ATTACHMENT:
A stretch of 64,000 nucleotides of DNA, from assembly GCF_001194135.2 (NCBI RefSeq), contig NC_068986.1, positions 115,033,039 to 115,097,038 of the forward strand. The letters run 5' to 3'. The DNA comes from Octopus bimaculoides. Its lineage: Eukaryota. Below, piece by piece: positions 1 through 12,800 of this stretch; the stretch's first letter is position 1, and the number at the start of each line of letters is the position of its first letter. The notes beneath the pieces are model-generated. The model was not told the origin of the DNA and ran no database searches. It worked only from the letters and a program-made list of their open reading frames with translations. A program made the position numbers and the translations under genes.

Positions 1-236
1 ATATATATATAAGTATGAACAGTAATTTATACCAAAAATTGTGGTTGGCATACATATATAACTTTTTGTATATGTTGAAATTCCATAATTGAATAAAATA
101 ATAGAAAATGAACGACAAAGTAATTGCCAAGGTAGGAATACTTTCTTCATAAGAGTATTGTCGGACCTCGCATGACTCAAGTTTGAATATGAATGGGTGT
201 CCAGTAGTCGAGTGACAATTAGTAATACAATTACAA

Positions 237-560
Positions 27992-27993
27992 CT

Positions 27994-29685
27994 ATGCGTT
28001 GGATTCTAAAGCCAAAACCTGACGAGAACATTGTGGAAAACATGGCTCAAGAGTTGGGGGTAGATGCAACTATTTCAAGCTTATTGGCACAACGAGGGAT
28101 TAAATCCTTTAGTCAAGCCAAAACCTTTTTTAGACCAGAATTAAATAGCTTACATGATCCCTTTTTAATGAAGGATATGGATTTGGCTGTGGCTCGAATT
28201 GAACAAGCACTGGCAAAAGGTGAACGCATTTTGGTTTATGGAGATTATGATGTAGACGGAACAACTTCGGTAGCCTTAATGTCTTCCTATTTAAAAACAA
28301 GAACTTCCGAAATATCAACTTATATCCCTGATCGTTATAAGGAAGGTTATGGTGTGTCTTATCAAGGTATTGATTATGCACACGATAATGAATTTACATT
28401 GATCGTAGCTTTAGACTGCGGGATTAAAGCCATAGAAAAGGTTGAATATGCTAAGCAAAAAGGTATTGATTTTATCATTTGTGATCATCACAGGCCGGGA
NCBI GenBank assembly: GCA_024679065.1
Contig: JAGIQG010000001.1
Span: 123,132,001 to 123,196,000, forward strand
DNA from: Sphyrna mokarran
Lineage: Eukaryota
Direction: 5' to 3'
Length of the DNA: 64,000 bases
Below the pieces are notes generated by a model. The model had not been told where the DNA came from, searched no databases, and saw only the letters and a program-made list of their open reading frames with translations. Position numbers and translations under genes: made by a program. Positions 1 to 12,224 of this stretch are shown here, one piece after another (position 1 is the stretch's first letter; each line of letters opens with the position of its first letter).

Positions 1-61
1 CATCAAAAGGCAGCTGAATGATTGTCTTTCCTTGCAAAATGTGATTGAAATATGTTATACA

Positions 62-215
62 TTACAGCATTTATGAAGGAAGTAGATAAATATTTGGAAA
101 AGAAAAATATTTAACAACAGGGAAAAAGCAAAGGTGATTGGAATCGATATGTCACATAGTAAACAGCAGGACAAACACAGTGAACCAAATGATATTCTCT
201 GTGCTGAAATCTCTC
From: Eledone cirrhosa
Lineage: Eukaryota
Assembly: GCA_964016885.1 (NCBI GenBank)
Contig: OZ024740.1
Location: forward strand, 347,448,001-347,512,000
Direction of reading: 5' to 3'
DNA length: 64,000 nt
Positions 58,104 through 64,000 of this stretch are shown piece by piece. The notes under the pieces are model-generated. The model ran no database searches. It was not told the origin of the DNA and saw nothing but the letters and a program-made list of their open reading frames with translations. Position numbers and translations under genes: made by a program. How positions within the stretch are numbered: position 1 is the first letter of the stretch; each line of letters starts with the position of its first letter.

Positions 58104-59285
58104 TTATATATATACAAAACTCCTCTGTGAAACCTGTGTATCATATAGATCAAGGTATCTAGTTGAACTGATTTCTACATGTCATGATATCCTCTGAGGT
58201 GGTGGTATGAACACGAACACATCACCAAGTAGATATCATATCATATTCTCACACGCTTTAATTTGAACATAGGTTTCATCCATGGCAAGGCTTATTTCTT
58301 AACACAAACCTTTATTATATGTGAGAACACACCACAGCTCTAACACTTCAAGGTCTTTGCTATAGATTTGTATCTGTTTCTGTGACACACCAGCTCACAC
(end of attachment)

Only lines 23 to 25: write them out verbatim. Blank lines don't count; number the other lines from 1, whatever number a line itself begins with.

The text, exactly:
Below the pieces are notes generated by a model. The model had not been told where the DNA came from, searched no databases, and saw only the letters and a program-made list of their open reading frames with translations. Position numbers and translations under genes: made by a program. Positions 1 to 12,224 of this stretch are shown here, one piece after another (position 1 is the stretch's first letter; each line of letters opens with the position of its first letter).

Positions 1-61
1 CATCAAAAGGCAGCTGAATGATTGTCTTTCCTTGCAAAATGTGATTGAAATATGTTATACA